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The Singing Fire: A Novel Hardcover – February 3, 2004

3.6 out of 5 stars 7 customer reviews

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The Underground Railroad
The latest book club pick from Oprah
"The Underground Railroad" by Colson Whitehead is a magnificent tour de force chronicling a young slave's adventures as she makes a desperate bid for freedom in the antebellum South. See more
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Editorial Reviews

From Publishers Weekly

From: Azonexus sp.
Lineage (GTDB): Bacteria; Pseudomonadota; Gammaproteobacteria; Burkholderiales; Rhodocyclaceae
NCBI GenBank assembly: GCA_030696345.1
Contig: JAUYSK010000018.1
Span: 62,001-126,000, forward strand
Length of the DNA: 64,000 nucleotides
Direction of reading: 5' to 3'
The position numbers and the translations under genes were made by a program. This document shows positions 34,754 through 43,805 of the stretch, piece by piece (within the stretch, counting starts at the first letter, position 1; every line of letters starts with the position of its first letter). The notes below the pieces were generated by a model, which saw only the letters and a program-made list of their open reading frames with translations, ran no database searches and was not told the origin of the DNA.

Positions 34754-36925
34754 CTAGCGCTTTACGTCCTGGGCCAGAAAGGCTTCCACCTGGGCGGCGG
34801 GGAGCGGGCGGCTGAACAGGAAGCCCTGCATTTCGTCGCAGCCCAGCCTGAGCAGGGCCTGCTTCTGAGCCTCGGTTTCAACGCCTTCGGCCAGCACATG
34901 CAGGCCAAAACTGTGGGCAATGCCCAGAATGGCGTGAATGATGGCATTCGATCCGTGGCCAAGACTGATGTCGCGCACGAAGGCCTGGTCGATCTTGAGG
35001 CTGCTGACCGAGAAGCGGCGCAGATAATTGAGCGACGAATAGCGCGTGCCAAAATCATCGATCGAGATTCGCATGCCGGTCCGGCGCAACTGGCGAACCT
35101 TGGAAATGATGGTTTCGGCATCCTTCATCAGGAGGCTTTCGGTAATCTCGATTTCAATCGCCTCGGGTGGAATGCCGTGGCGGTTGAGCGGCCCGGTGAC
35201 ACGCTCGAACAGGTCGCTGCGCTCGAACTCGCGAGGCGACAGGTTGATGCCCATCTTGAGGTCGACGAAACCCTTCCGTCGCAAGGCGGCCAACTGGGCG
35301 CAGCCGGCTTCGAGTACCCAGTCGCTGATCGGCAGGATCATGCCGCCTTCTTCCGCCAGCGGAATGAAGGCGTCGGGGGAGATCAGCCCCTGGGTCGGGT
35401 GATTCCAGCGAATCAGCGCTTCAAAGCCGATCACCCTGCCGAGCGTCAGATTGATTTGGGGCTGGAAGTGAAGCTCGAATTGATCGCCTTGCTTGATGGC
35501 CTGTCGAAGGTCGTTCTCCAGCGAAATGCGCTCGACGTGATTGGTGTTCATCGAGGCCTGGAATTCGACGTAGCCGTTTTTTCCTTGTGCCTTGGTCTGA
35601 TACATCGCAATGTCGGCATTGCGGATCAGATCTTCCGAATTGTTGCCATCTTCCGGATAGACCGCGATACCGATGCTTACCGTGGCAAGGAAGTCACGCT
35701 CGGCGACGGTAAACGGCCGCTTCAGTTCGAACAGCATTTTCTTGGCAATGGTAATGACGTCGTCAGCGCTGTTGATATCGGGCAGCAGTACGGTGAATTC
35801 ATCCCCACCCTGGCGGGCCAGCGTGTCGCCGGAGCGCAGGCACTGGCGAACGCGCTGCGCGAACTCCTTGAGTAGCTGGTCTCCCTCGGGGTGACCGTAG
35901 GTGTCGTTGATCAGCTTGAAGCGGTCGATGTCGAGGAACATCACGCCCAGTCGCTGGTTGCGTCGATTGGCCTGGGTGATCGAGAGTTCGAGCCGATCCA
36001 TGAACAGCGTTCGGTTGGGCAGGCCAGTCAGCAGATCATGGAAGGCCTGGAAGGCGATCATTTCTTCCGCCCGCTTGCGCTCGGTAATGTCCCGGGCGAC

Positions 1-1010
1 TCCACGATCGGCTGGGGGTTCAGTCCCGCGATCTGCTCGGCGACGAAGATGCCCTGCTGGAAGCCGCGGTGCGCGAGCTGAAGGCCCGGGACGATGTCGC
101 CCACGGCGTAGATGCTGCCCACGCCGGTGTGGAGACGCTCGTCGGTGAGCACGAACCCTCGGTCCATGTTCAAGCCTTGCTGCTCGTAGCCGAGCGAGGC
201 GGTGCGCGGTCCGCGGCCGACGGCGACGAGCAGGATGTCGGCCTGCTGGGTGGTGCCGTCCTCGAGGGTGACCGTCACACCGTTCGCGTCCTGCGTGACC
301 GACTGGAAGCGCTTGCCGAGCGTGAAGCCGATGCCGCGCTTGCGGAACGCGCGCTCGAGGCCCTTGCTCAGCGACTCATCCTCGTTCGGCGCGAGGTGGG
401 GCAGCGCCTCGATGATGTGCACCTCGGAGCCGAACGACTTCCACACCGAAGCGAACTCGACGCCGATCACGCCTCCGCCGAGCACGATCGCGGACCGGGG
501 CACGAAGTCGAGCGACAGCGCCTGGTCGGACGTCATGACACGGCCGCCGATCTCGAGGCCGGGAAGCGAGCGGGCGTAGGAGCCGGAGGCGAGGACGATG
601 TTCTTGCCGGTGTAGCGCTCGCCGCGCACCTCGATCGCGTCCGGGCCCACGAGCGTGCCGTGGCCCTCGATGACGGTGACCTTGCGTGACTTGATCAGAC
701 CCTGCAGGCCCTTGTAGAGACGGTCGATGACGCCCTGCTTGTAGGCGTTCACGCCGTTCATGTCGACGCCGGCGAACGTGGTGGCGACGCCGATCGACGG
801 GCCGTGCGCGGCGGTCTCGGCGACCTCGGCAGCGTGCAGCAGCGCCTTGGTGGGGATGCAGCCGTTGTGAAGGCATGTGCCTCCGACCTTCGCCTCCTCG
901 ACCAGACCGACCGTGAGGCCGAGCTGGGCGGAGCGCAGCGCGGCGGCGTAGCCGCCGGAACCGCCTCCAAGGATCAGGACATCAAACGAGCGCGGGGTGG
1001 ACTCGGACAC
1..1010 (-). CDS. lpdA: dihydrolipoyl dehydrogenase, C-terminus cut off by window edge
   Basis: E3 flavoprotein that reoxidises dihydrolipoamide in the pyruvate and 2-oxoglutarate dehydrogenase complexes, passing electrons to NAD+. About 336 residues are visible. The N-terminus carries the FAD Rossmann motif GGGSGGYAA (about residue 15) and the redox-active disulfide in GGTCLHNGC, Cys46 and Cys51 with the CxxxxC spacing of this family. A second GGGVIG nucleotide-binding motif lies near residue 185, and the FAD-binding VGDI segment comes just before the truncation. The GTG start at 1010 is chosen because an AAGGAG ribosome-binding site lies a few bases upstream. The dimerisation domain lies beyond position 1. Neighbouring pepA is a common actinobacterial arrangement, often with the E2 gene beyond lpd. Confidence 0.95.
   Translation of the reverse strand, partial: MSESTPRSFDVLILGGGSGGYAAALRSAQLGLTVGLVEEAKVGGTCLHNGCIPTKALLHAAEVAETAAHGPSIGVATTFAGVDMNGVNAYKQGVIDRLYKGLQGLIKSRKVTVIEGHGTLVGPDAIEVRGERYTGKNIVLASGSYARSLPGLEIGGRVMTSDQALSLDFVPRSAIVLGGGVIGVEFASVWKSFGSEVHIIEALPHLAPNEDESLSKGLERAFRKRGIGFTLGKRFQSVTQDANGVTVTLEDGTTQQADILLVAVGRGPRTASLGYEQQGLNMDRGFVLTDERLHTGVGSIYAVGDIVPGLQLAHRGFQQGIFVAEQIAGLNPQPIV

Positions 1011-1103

Two determined Jewish runaways strive for better lives in chaotic turn-of-the-century London in Nattel's rich and lovingly written second novel (after 1999's The River Midnight). Seventeen-year-old Nehama, who arrives from Poland in 1875, is quickly tricked into prostitution and brutalized by her boss, the squire. She escapes that sordid life-which Nattel unflinchingly, chillingly portrays-when she's taken in by a young couple in Frying Pan Alley. She becomes a skilled seamstress and eventually marries a kind tailor who knows little of her past. In 1886, Emilia, privileged but pregnant and unwed, flees her cruel father and weak mother back in Minsk. Nehama's and Emilia's paths converge when Nehama prevents the ruthless brothel owner who enslaved her from doing the same to Emilia. Emilia, who's posing as a widow, lodges with Nehama, but soon breaks under the drudgery of London's ghetto life. Leaving her newborn daughter with Nehama, who is unable to bear children after two miscarriages, Emilia decamps to London's Soho, where she works as a shop girl and catches the eye of Jacob, a successful Jewish writer who thinks the "golden-haired and gray-eyed" Emilia is a gentile. Both women are haunted by the pasts they conceal from their men, and sometimes comforted by beneficent ghosts: into this story of struggle and assimilation, Nattel skillfully weaves the guardian spirits of Nehama's grandmother and Emilia's father's first wife. The pacing is leisurely, and the prose is lovely, leavened by subtle humor and infused with intelligence.